Absence Of Injuries On Private Parts Is No Ground To Disbelieve Rape Survivor-Calcutta HC Condones 4-Day Delay In Lodging FIR
The Calcutta High Court condoned a delay of four days in lodging a rape complaint on account of the survivor waiting to discuss the same with her mother-in-law and observed that the freedom and agency of a married woman at the matrimonial home were still restricted.
The Bench of Justice Joymalya Bagchi and Justice Ajay Kumar Gupta observed that “While one gagged her, the other raped her. Being so overpowered, she was unable to resist. She herself stated in Court she had not suffered injuries during rape. In this backdrop, absence of injuries on her private parts cannot be a ground to disbelieve her version. When two adult males overpower and rape a helpless woman, she would be unable to resist. Under such circumstances, absence of injuries can neither improbabilise the incident nor signify consent on her part.”
In this case, the victim was raped in her matrimonial home when her mother-in-law was away at a relative’s house. The survivor’s father visited her the next day but the complaint was lodged under section 376(2)(g) and Section 506 of IPC, after the survivor discussed the matter with her mother-in-law.
Senior Advocate Sekhar Kr. Basu appeared for the Appellant and APP Madhusudan Sur appeared for the State.
The Court emphasized that a delay in lodging a complaint in sexual offences should be assessed bearing in mind the impact of the offence on the psyche of the survivor and its ramifications in society and concluded that “delay of four days in lodging FIR owing to the absence of mother-in-law is probable and does not affect the credibility of the prosecution case.”
The Court further highlighted that the absence of injuries on her private parts was not a ground to disbelieve her version and observed that “One cannot lose sight of the fact that even in present times, freedom and agency of a married woman at the matrimonial home is restricted. Ordinarily a married woman would not even go to her parental home without intimation or permission from her in-laws. The present case portrays a brutal act of sexual assault on her by the neighbours and a distant relation. Her husband was working abroad. In this scenario, it is not unnatural that she waited for the arrival of her mother-in-law before lodging FIR.”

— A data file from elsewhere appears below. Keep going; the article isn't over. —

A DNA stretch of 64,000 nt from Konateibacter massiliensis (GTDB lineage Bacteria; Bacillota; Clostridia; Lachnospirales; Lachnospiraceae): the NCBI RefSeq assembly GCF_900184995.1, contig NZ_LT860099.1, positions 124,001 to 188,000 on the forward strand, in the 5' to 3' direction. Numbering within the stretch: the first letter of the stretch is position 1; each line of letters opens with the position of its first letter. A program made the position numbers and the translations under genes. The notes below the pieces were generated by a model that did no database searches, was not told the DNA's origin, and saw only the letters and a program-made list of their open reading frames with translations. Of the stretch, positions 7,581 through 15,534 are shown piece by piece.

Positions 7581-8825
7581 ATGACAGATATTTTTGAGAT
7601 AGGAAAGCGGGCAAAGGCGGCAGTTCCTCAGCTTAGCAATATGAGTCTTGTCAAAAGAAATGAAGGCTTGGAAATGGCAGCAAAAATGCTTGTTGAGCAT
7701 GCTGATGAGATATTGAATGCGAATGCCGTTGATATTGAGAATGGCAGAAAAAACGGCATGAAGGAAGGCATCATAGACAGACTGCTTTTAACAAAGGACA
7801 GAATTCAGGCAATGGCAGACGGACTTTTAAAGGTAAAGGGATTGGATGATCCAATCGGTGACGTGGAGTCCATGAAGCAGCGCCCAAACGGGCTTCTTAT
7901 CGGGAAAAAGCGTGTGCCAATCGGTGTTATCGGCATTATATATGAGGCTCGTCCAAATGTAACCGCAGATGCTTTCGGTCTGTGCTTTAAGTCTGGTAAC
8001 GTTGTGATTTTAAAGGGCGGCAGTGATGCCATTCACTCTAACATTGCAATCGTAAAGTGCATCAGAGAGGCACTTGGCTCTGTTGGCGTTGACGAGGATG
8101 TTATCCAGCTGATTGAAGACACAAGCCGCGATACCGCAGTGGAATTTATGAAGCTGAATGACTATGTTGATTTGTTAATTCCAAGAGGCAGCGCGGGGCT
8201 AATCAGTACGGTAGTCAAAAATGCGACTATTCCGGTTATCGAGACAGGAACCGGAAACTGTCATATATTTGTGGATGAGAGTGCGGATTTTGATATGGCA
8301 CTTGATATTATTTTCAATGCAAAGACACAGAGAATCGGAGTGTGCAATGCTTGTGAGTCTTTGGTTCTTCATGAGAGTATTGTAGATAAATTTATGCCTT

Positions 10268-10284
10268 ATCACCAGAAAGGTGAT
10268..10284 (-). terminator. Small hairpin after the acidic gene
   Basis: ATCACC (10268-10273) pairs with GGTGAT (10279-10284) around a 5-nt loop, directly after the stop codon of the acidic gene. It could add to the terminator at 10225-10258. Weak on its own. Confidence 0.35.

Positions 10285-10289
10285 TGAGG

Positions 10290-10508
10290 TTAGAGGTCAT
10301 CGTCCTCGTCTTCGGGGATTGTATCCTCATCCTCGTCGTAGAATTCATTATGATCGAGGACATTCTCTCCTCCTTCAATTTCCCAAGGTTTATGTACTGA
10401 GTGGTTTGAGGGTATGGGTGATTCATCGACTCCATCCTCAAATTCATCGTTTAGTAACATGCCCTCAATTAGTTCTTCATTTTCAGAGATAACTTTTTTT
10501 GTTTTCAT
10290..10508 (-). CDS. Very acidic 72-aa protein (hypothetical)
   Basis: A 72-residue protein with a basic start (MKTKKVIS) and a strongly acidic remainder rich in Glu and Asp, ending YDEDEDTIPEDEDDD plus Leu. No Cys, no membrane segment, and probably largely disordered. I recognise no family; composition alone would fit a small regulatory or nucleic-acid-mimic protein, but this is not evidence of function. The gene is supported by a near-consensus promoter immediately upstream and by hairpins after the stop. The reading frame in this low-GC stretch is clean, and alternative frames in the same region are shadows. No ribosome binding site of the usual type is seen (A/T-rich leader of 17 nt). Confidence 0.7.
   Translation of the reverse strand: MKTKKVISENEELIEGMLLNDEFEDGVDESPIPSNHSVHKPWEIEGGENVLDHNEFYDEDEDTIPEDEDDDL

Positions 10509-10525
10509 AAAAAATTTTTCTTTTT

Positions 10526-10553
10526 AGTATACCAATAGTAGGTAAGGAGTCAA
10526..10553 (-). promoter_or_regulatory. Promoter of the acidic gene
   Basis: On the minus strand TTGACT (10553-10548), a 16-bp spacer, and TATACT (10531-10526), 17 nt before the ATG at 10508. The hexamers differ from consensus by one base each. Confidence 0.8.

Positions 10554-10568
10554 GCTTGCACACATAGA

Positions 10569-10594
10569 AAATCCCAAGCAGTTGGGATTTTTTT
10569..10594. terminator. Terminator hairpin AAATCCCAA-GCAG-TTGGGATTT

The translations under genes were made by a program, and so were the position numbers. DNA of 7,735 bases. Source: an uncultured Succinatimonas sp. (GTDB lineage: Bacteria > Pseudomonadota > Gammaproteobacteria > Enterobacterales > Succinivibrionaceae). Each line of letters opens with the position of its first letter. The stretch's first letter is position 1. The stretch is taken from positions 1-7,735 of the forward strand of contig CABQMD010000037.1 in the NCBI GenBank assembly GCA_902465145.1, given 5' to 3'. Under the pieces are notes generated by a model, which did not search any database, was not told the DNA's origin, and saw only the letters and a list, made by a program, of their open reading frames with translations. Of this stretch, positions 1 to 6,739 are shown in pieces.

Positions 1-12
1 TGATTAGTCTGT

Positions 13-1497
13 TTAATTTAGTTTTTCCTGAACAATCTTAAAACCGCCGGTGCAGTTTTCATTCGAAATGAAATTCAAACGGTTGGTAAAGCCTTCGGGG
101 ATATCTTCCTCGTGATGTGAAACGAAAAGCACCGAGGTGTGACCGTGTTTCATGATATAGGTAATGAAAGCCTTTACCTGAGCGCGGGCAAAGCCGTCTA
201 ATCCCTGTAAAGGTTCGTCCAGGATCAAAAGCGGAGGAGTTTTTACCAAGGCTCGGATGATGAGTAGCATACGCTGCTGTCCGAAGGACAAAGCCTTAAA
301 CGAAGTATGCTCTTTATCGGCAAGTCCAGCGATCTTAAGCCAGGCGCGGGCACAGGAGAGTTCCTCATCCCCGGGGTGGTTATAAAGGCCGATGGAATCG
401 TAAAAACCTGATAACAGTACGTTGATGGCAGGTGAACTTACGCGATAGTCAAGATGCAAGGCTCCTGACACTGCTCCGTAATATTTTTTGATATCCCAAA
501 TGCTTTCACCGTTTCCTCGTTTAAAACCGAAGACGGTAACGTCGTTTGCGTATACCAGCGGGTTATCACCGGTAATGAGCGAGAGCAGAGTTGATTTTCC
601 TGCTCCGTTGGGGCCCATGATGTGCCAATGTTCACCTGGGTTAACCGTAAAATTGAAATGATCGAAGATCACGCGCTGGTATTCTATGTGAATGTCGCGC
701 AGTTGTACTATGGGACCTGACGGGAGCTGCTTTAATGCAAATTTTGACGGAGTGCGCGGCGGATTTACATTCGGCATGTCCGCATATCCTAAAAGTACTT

With regard to issue that Whether the version of the survivor was credible, the Court observed that “It is trite law a conviction may be founded on the evidence of the survivor alone. She is to be treated on par with an injured witness. Furthermore, her deposition has to be assessed with adequate sensitivity bearing in mind the scars an act of sexual trauma leaves behind on the survivor.”
Therefore, the Court said that it was unwilling to discard it by referring to minor contradictions as the deposition of the survivor was a ring of truth and observed that “I am of the opinion version of the survivor does not suffer from patent absurdities or inherent improbabilities so as to render her deposition improbable.”
The Court also took note of the fact that during cross-examination, the accused/appellants brazenly exhibited affidavits claimed to be signed by the survivor and her husband wherein it was averred that she did not have any allegation against the appellants and to this the survivor categorically stated that she was misled to give signatures on the documents.
On examination of the documents, the Court remarked that “Tenor of the documents and the cryptic manner in which they have been prepared clearly show that the documents were manufactured and the survivor and her husband were compelled to sign them. The malevolent influence of the appellants on the survivor and her family is evident and also lends justification to the reasons for delay in setting the criminal law in motion.”
Therefore, the Court upheld the conviction of the two men accused in the case. However, given that they had no criminal antecedents, the sentence imposed was reduced to ten years, and pay a fine of Rs. 25,000/- each, and the third appellant was acquitted.
Accordingly, the appeal was allowed.
Cause Title- Ujjal Sarkar v. The State of West Bengal